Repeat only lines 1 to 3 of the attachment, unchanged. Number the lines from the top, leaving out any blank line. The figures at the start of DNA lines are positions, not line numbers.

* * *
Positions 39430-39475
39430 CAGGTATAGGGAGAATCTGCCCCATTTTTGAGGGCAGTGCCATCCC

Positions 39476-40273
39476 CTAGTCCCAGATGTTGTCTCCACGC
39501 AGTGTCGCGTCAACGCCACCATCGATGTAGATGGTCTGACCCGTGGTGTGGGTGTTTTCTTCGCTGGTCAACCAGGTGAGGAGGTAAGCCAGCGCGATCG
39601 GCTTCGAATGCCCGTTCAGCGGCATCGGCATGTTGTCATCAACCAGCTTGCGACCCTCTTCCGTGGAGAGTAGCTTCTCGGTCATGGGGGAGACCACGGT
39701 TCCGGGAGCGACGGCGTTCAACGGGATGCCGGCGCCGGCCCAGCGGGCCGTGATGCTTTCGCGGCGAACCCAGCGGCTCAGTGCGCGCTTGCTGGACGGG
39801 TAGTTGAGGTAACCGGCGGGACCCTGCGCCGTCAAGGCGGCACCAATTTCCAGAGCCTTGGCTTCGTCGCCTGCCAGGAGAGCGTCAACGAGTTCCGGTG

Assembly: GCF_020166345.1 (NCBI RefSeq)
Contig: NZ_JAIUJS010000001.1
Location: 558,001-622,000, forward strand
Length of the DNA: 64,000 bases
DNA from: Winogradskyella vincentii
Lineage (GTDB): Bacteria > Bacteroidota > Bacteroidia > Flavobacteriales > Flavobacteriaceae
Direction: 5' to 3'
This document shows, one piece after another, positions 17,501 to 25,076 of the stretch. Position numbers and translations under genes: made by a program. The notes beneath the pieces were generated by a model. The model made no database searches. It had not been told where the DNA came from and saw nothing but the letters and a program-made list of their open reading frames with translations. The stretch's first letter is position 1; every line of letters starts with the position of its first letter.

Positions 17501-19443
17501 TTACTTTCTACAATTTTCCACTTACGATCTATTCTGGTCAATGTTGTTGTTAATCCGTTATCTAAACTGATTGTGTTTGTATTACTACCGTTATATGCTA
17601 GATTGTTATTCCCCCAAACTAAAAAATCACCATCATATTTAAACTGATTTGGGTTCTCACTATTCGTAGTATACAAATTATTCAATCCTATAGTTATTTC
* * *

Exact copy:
Positions 39430-39475
39430 CAGGTATAGGGAGAATCTGCCCCATTTTTGAGGGCAGTGCCATCCC

Positions 39476-40273